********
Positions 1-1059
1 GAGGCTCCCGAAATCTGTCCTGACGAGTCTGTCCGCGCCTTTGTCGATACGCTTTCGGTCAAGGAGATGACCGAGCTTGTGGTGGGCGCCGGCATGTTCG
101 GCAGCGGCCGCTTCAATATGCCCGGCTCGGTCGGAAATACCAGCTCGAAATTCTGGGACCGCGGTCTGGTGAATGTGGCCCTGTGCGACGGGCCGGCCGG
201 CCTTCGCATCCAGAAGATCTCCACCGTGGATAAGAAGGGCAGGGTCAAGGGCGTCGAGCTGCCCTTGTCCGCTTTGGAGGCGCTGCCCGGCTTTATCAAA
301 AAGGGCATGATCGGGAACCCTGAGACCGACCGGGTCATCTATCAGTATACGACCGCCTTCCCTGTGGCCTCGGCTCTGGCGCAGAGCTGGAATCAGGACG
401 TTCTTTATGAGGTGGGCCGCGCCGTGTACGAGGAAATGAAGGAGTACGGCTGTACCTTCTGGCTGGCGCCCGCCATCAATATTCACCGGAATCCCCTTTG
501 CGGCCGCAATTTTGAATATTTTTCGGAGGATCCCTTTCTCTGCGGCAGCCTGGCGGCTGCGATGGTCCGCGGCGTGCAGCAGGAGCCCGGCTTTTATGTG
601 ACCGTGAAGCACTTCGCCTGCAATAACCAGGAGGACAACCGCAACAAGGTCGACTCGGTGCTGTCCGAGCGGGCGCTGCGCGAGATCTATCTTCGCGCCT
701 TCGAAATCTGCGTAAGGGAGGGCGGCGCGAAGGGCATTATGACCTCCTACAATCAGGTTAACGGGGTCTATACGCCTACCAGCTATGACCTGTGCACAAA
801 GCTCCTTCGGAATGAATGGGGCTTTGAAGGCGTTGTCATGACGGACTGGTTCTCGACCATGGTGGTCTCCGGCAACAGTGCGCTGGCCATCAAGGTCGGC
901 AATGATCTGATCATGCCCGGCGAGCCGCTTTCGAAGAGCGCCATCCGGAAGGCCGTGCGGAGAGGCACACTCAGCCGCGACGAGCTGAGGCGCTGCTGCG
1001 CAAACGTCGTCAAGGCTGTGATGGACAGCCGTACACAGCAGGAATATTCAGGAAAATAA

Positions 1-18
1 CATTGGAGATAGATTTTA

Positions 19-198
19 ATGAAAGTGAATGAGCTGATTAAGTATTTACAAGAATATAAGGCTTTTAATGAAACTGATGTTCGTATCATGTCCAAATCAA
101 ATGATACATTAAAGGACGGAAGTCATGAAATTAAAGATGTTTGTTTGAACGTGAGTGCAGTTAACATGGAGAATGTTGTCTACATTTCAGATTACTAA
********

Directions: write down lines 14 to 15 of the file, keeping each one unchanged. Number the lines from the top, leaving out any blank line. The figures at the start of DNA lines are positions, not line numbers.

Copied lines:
1 CATTGGAGATAGATTTTA

Positions 19-198